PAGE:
Day five. As happened with the portage crew, we were winded in for one of those scenic relaxing days. Evening came and a short paddle produced a nice northern and good sized lake trout, both caught by Brianna. Vale Lake is fairly good sized and invites further exploration, which alas we didn’t do. It was apparently, a destination for at least one group of determined paddlers coming up Vale Creek.

Day six. The 164 meter portage out of Vale Lake starts on river right and goes around some large blown down cedar roots at the start. We found a fishing rod and a few new log cuts indicating some recent use. A second short 43 meter portage on river left skirts the creek where we had lunch, is not indicated on the FOW map. Then there’s a longer stretch of pools with some nice rock outcrops. Two good potential campsites were mapped in 2016. These sections include some wide and boulder areas…some really nice sections that call out to you. My planned YouTube video will include footage of these stretches. A river right 68 meter portage is followed by the last pool and the pleasant 178 meter portage into Nameiben Lake (and the Wabinosh River) starts in a grassy area on river left. We found the purported peninsula campsite indicated by a large rock cairn on the bluff; but no indication of any campsite use or fire ring. I chopped back vegetation while Brianna cut a trail from a mossy tent area down to the bluff and the sitting rock ledge that we used for stove cooking under our tarp.

Day seven. A beautiful sunny and windy day. First we paddled down through a rocky narrows and swift to find “Desperation Camp” (as Ray’s group called it) on the south part of Nameiben Lake. We met up with two older fishermen in a Lund type motor boat on a fishing excursion. We learned they had driven up the 1.5 km logging road to the camp in their ATVs pulling the boat. We found the camp and checked this out as our extraction point for the following day. We paddled back to explore the scenic south arm of Nameiben Lake, catching one walleye. We found an old fire ring and possible camp on a rocky point mid way down the arm (west side) and stopped for lunch. We met a canoe couple from Thunder Bay who proceeded to land a nice lake trout in front of us. Their luck was much better, as they also had three walleyes and a pike as they went by on their way out. The couple also shared their conversation with the motor boat guys, who allowed, “It’s sure getting crowded on this lake!” after meeting up with just two canoes.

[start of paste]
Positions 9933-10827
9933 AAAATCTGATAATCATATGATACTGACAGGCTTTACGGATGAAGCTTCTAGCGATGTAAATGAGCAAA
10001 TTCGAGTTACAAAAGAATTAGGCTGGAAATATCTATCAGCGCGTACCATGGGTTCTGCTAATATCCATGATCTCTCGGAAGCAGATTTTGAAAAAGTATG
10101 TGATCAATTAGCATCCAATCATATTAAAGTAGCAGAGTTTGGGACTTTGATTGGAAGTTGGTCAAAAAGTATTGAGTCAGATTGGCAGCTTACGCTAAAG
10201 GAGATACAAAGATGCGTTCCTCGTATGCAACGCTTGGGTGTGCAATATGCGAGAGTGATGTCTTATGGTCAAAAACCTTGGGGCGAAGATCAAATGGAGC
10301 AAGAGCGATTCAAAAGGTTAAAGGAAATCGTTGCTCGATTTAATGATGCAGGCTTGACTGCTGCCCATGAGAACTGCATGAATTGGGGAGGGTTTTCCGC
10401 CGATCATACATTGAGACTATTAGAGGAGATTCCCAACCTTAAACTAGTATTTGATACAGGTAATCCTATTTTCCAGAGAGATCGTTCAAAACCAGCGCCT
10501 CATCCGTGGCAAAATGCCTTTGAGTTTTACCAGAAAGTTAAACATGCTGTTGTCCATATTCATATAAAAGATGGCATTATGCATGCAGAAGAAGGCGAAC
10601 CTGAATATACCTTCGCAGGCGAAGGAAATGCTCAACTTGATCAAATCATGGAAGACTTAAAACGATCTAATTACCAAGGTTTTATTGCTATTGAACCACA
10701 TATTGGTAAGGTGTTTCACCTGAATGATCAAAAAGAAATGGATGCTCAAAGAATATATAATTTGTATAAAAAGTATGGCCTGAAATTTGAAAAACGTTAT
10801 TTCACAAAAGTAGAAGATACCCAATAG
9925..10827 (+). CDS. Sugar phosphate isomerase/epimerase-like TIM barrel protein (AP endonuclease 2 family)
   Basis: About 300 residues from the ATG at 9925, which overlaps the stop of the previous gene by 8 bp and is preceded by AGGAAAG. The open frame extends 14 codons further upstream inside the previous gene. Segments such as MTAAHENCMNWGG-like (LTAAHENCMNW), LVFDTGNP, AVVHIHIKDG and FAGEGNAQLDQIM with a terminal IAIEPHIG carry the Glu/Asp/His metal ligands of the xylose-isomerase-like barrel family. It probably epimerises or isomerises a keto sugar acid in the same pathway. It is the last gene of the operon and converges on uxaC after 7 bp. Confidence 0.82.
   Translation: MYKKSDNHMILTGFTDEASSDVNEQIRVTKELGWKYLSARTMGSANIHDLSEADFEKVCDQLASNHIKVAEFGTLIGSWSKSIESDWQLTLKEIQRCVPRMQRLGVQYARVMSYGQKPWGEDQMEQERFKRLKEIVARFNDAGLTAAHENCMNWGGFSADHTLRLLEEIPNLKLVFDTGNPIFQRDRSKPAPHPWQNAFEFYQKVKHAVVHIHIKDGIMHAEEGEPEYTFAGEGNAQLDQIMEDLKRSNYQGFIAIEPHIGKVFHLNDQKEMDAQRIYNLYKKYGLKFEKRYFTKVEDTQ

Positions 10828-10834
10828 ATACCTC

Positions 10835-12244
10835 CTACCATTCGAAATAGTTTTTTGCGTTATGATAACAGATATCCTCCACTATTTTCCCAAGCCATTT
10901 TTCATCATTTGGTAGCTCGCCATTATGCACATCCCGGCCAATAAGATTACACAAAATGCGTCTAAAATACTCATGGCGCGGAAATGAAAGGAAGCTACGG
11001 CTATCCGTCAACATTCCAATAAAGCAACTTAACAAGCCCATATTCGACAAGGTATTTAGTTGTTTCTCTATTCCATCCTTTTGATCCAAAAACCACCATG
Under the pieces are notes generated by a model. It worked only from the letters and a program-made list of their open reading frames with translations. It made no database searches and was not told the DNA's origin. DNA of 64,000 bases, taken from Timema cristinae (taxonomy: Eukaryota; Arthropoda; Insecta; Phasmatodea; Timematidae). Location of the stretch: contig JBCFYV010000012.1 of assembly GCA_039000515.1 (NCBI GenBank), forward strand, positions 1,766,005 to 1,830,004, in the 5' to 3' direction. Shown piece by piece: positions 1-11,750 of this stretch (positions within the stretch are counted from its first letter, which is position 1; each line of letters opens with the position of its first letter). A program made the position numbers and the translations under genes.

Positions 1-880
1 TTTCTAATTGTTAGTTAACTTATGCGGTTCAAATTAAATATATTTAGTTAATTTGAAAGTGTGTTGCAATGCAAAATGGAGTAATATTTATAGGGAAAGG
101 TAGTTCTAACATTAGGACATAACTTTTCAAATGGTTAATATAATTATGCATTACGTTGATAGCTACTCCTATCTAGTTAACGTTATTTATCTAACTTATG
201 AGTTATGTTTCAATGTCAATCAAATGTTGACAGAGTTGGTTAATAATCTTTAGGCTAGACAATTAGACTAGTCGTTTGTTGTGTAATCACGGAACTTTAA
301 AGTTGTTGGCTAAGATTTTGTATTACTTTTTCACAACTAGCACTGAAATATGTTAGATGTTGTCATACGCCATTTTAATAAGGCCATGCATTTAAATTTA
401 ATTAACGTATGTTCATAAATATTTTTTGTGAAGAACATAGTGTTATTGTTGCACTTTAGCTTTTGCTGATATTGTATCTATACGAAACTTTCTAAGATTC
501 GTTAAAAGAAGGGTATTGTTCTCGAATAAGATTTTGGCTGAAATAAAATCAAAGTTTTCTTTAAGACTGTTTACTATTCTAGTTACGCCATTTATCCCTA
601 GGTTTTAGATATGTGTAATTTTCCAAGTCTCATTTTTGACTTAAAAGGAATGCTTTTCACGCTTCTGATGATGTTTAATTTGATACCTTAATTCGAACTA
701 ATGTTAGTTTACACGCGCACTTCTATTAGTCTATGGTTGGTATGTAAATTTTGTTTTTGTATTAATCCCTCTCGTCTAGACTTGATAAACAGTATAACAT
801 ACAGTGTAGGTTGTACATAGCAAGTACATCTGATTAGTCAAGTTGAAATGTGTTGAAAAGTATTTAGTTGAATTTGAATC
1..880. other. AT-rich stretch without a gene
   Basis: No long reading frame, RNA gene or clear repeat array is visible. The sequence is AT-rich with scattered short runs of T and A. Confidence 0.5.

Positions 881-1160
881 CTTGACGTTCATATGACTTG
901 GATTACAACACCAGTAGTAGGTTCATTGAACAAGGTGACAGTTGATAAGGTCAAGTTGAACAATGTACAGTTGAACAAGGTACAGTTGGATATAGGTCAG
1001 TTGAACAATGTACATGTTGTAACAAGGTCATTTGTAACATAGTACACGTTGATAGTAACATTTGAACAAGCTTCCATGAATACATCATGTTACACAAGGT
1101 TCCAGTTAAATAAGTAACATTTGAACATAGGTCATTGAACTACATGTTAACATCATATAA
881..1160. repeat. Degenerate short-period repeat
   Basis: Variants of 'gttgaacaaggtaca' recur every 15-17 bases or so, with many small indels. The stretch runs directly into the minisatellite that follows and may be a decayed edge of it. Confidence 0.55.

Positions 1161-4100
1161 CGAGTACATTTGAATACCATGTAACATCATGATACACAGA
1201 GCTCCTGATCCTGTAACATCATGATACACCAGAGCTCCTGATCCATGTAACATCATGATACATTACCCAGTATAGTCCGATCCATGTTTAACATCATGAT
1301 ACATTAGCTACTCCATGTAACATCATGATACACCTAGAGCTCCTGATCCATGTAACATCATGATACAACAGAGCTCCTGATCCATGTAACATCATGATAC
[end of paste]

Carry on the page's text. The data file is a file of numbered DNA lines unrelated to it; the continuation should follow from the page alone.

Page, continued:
Day eight. We made our way to Desperation Camp and called Mattice Lake Outfitters on the SAT phone. We portaged our gear up the 20 meters of rocky spur road to the logging road. An hour later Don Elliott (and his huge dog Otis) arrived in his Old pickup after terming this, “a shitty road.” The road was passable; but the overhanging alder made it a slow noisy ride out to Hwy 527. Had I known how “shitty” this road was, I would’ve taken the two more portages (53 & 216 meters with some swifts) down to more accessible Wabinosh River landing on the east side of Hwy 527.

Epilogue. This was one of my best trips ever; with my favorite paddling partner. Great fishing, inviting scenery, and two (out of three) nice camps. It’s an adventure exploring a scenic route that gets almost no use. Also this was my first Wabakimi trip without the benefit of others showing the way. Mountain and Vale Lakes are nice destinations all their own. Nameiben Lake is accessible as a great day trip, if you don’t mind a few scratches on your car. The Mountain to Vale Lake portages were passable but in need of some TLC, especially the one into Vale Lake. They are modestly better after we went through. Is this route adequately recognized and protected by the Ontario MNR? That’s my question as a FOW Board member. I can recommend this route as a good introduction to the Wabakimi area.

FOW Canoe Route Maps, Volume 5; Map 3, “Tunnel Lake to Waweig Lake via Vale Creek” provides detail for this route. Map 4 also shows the Rocky Island Lake section. Map 5 shows the Rushbay Lake to Mountain Portage route. Order form below.

Acknowledgements: Inspired and directed by the late “Uncle” Phil Cotton, Wabakimi Project crews cleared these portages and surrounding Crown Land canoe routes in 2016. Participants included Barry Simon, Ray Tallent, John Sinclair, Cary Kellar, Amy Funk, Larry Power, Craig Charles, Debbie Doyle, Ken Babinchak, Bill and Kris Pyle. Also, John Holmes, Randy Trudeau and yours truly worked on the Rushbay Lake to Vale Creek portages.
Wabakimi FOW Map Books Order Form
03/31/2020 12:39PM
sns: "Appreciate the video! Get a real sense of what portages do without use..."

Thanks. They're not BWCA or Quetico; both they were passable with care. They do need some maintenance. Especially the one between Tunnel and Mtn. Lake.